Being inspired by other actors helped too. What do you think these people might have heard - at least about their physical appearance - at the beginning of their careers: Peter Dinklage? Lena Dunham? Octavia Spencer? Tina Fey? Chrissy Metz? Forest Whitaker? Gwendoline Christie? Barbra Streisand? None of them fit the typical mold of TV or movie star, which is exactly what made them special.

Changing times and tastes have helped as well. When I first started my career, there's no doubt the definition of beauty - and therefore casting opportunities - was very narrow, especially for women. To be considered for a leading lady role, you couldn't be too short or too tall, but just tall enough. You had to be rail thin, preferably with bright white teeth and a boob job. And there were few acting opportunities for different ethnicities - they were mainly shuffled into small, supporting roles.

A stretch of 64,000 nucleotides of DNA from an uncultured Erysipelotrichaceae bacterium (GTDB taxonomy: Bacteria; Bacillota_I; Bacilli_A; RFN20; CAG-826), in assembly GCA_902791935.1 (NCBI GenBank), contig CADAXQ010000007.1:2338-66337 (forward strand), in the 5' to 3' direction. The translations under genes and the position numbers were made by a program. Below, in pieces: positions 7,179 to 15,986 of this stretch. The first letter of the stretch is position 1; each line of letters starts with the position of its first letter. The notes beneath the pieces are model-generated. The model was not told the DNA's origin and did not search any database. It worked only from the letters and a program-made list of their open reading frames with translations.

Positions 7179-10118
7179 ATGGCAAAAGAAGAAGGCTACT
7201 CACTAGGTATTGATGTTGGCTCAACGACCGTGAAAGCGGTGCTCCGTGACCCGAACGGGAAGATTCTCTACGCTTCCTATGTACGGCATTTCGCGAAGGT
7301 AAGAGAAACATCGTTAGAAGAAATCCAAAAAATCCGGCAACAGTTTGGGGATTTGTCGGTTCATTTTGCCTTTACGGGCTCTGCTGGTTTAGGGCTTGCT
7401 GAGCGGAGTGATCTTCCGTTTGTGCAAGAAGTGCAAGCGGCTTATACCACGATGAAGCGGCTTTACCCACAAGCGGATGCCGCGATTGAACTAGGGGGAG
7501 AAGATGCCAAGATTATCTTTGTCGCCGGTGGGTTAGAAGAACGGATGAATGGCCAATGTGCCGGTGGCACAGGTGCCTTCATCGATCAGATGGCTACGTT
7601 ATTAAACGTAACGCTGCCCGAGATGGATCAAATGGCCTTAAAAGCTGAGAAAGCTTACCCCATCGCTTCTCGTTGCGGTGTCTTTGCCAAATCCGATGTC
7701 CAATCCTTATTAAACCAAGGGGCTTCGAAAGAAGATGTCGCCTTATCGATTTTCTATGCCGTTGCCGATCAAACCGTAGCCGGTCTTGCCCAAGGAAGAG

Now more than ever before there is a mandate for diversity in Hollywood. Of course, there will always be demand for beautiful people but there's also room for every size, shape, age and ethnicity. Actors with disabilities are being considered for roles more than ever before. So if you are imperfect, this could be your time to capitalize on it.

I have this conversation with my students a lot. That thing that you were born with, the thing that sets you apart, that you may be carrying shame about, may be your Superpower. You may at one time have perceived it as negative, but it could be your gift. This may be a physical trait: a gap between your teeth, unusual height, bright red hair. Maybe you have a scar in a prominent place - I'm thinking of Joaquin Phoenix's lip, the Swedish actress Sofia Helin who's face is scarred from an accident in her early twenties, Michael K. Williams with a hypotenuse-like scar running diagonally across his face.